Some of the things SCO has put out as evidence is obviously bullshit, but ultimately it's going to come down to a judges opinion and some shrewd lawyering.
By the way, for this last quarter, SCO grossed $7.4 million in profits and paid $9 million to lawyers. (http://news.com.com/2100-7344_3-5130499.html) :thumbsup: Good I hope they feel even more pain, and that their claim is unfounded. MS could easily be behind this some of you fail to see thru smoke and mirrors.

BoydLake
12-24-2003, 01:46 AM
It's pretty obvious that Microsoft is not behind the lawsuit.... but they I'm also sure they like the idea of someone exploiting the legal ambiguities of the GPL....... it was bound to happen at some point.

loopdreamz
12-24-2003, 12:01 PM
Originally posted by elam
Linux hasn't been declared illegal by a court of law. Only by SCO.
SCO hasn't really made a case that Linux users are doing anything illegal other than saying "IBM put some of our UNIX code in Linux, therefore if you use Linux your breaking the law. Pay us or we will sue you."

If a court decides that IBM did put UNIX source code into the Linux codebase, then from that point on, any Linux users would be liable, until the offending code was removed or replaced. At least that's how I understand it.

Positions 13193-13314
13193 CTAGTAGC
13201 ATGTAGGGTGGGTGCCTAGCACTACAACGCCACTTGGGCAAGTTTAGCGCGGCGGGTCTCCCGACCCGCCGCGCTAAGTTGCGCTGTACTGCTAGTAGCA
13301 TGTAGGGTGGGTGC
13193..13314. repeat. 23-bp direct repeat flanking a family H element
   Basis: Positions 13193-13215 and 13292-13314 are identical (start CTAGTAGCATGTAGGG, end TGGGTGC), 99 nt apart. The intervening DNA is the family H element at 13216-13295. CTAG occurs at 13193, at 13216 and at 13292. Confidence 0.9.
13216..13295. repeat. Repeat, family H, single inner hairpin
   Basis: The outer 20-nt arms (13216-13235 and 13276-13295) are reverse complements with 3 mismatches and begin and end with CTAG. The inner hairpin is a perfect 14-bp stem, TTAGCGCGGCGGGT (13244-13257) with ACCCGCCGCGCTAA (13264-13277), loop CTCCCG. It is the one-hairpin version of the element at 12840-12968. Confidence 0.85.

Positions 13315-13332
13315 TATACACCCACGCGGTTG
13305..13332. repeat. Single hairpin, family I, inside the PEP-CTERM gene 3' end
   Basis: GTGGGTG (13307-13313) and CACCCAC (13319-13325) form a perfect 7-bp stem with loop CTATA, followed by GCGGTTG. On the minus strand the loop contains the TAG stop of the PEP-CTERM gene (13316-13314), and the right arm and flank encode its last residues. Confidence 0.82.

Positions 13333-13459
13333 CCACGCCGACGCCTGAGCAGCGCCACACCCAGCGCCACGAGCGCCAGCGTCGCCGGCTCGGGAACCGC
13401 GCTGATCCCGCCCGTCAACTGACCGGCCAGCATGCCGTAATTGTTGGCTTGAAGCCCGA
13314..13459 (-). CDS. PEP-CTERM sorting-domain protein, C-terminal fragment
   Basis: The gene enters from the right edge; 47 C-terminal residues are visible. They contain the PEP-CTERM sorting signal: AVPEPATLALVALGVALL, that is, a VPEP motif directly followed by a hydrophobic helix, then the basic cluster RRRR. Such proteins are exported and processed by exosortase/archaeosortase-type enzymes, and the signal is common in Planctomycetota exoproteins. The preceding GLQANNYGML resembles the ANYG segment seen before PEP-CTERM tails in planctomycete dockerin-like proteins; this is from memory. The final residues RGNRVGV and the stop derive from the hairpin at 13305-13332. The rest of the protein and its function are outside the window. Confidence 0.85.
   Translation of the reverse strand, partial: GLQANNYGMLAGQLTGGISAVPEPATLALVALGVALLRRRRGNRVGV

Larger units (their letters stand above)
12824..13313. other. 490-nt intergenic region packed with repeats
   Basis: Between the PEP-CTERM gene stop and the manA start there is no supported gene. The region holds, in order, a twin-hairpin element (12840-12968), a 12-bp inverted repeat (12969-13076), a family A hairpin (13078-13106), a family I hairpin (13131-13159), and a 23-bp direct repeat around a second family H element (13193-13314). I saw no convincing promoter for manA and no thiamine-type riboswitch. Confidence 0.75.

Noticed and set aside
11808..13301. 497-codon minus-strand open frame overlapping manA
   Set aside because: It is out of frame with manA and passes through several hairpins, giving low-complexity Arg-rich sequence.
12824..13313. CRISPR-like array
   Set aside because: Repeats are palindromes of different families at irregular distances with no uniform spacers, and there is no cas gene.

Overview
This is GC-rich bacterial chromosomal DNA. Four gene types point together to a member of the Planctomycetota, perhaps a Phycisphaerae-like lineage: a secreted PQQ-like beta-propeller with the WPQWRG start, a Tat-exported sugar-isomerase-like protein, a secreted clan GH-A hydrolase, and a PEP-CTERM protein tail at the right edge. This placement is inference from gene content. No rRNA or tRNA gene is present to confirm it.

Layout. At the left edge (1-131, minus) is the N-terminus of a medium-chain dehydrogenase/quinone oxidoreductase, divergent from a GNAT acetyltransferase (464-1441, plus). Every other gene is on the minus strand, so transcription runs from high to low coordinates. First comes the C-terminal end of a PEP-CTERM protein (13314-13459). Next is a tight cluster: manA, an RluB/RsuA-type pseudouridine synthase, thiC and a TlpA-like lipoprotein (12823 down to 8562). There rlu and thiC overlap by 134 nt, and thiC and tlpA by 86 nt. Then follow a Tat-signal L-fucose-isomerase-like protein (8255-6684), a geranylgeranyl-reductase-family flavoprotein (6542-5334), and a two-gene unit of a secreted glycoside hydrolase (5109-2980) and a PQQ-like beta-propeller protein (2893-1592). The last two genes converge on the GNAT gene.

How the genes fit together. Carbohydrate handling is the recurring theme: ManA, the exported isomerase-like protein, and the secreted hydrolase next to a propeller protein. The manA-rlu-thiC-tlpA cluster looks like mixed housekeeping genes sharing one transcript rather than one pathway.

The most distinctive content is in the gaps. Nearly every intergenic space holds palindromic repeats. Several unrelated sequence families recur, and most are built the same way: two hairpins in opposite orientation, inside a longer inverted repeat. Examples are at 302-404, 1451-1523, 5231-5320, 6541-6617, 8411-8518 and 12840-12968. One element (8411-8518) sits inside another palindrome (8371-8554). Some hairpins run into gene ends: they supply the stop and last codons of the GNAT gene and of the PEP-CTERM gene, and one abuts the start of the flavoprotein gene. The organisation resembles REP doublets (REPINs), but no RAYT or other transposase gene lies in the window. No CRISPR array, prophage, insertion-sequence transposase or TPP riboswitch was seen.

Exactly, and which already has some larger corporations wondering where they stand. I agree that MS isn't the one behind SCO's stupid case, but MS certainly has something to gain.

SCO will lose, eventually, but the ringleaders will come out of it with a hefty wad of cash in their chubby chipmunk cheeks.

nvvm
12-24-2003, 07:13 PM
I disagree:beer:

raducoc
12-26-2003, 11:07 PM
SHAME to micro$oft:wip:, SHAME to $co:wip:.

BiTMAP
12-29-2003, 09:58 PM
you see, becuase of how Linux works, if the infringing code is identified, then removed. no one can get in trouble. Becuase It was an accidental inclusion, that has been dealt with. Thus by not having the code in the linux, SCO can't charge you for a license, and SCO can't make money.

So SCO just has to keep trying to make up stuff till they get it in court and win, but they don't have a case... there just trying to pump and jump. Pump the cash into their accounts and jump ship.


M$ is of course looking at ways to profit from this, but they're not pouring money into SCO, they can't afford to have anti-trust problems if it where to happen that SCO lost or won.

NanoGator
12-29-2003, 10:15 PM
Originally posted by raducoc
SHAME to microsoft:wip:, SHAME to sco:wip:.

Microsoft's involvement is, at best, peripheral.

KayosIII
01-01-2004, 08:17 AM
When SCO produce one scrap of real evidence I might take them seriously.